The process of hydraulic fracking—better known as hydrofracking or simply fracking—has been the source of an overwhelming amount of controversy. From films like “Gasland” to news that earthquakes are linked to the drilling, concerns about fracking continue to grow on a global scale. Our own Paul Granger, P.E. is one of the founders of the Hydraulic Fracturing Committee for the New York State Section of the American Water Works Association (NYSAWWA), and is currently the committee’s Chairman. We sat down with Paul to discuss the issues currently surrounding fracking, as well as the impact that it can have on our water supply. Can you go over the source of the controversy around fracking? As you know, hydraulic fracturing is very controversial. It’s a very complex, large-scale construction and industrial operation that involves drilling rigs and acres of disturbed area. People are concerned, and rightfully so, about the contamination of their drinking water supply and its drilling methods. The enormity of the operation—how deep they go—also concerns people. They can drill almost 2,000 feet deep and are using chemicals—granted they only make a small percentage of the mixture—that are being injected into the ground at high pressures. What we’ve started learning is that what goes into the ground comes out. As you go deeper into the shale formation, which actually contains some radioactive matter, the flowback water could also can contain some radioactive material. People see the potential for getting these chemicals, and perhaps radioactivity, into the water supply. How long does the fracking process usually last? The construction lasts about six months to a year.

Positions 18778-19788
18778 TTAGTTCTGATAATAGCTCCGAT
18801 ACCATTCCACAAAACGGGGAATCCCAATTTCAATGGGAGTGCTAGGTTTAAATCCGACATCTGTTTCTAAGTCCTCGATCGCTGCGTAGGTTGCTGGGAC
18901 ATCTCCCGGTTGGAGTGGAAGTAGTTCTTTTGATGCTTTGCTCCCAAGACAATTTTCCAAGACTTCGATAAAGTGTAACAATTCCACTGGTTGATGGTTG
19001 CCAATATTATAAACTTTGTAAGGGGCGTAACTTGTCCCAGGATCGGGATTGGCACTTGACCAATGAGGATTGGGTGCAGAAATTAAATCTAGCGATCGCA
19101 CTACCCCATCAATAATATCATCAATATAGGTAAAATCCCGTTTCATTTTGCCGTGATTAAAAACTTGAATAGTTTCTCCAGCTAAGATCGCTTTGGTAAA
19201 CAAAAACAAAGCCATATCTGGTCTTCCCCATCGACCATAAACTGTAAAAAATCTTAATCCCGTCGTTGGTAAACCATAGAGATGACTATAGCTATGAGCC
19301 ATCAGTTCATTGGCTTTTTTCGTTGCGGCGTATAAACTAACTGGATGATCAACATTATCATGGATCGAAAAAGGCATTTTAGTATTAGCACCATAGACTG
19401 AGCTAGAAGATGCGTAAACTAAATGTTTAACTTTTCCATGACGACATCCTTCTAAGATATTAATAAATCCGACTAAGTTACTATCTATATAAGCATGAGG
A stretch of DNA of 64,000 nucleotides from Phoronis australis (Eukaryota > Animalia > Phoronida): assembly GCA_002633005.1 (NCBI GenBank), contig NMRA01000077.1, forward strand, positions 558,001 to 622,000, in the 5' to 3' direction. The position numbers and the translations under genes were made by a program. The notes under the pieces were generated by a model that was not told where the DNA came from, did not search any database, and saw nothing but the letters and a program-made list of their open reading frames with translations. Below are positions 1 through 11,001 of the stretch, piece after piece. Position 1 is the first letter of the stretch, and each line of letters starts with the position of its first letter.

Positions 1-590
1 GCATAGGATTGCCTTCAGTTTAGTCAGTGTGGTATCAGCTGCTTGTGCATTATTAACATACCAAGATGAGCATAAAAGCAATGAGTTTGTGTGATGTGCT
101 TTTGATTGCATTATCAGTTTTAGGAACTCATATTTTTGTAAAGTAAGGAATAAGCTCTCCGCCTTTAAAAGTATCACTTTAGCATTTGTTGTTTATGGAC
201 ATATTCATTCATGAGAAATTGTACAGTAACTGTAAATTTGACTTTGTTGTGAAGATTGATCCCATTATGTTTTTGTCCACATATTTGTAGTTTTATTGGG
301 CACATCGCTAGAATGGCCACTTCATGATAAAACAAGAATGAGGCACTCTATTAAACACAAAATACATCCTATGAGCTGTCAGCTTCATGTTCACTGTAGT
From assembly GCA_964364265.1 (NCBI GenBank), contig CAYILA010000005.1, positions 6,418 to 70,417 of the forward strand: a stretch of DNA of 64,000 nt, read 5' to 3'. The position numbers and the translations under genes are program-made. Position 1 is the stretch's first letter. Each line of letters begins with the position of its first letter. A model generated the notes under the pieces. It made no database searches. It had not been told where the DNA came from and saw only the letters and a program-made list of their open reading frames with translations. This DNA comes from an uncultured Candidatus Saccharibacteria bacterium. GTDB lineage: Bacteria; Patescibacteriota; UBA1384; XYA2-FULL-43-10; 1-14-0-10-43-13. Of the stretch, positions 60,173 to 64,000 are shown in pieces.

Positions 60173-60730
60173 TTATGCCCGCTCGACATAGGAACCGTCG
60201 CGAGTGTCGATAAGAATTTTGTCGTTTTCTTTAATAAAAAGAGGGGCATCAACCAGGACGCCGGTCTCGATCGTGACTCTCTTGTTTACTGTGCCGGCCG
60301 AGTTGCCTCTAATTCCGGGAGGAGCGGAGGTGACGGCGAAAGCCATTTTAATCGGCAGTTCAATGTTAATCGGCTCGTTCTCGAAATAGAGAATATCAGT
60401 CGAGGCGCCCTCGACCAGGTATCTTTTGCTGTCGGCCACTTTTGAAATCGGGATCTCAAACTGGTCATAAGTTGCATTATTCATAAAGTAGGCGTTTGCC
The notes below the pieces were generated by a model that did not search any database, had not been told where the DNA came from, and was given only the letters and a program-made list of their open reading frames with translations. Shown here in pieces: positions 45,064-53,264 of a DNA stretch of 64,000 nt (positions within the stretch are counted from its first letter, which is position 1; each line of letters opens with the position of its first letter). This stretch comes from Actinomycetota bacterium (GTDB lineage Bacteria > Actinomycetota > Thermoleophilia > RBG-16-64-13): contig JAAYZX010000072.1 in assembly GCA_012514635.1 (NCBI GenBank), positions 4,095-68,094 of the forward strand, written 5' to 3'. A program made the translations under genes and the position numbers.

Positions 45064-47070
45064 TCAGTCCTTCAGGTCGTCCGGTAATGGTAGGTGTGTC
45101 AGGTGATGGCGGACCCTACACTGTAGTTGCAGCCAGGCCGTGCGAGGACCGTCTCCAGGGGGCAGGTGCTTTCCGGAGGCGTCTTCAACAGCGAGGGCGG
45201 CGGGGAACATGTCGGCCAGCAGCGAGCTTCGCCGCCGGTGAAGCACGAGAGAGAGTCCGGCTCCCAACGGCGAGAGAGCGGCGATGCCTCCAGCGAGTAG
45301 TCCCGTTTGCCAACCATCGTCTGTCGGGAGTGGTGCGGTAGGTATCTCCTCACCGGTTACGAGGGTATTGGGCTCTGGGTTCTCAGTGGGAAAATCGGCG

The wells can produce for many decades, and most produce quite well. The footprint of the well gets relatively small after construction. Do you think fracking has a great economic benefit to the communities in which it’s occurring? I understand that there are those who see hydraulic fracturing as an economic benefit. If you’re looking at the economic stimulation from the construction side, that only lasts about a year, mostly consisting of a transient population. I think the only real benefits are for the landowner and perhaps the municipality, if it is deriving any royalties from the well. I do feel that if the locality can derive any tax revenue or royalty revenue from the gas that’s being produced, that’s something that’s sustainable. Can fracking directly affect the water? Three things can go wrong.
First, it could be methane contamination or any type of petroleum product that comes out of it. Second is figuring out what to do with the flowback water and how do you discharge of that water safely. Third is figuring out how to handle the fracking chemicals up on the surface. How do you protect against radioactive material getting into the groundwater? What we look at as water suppliers is how they construct the casing of the well. We check that the quality control and the type of construction is protective of the drinking water. You want to prevent the chemicals from the fracking operation from getting back into the formation, and you also want to be careful that you don’t have any methane or gas migration into the formation. How do you get methane migration? There are a lot of moving parts with fracking, and so much going on beneath the ground surface, but it’s usually attributed to improper drilling techniques and improper construction of the vertical wells. Is methane migration the only type of contamination? On top of that, you also have the potential to contaminate surface water bodies—something that’s happened in Pennsylvania.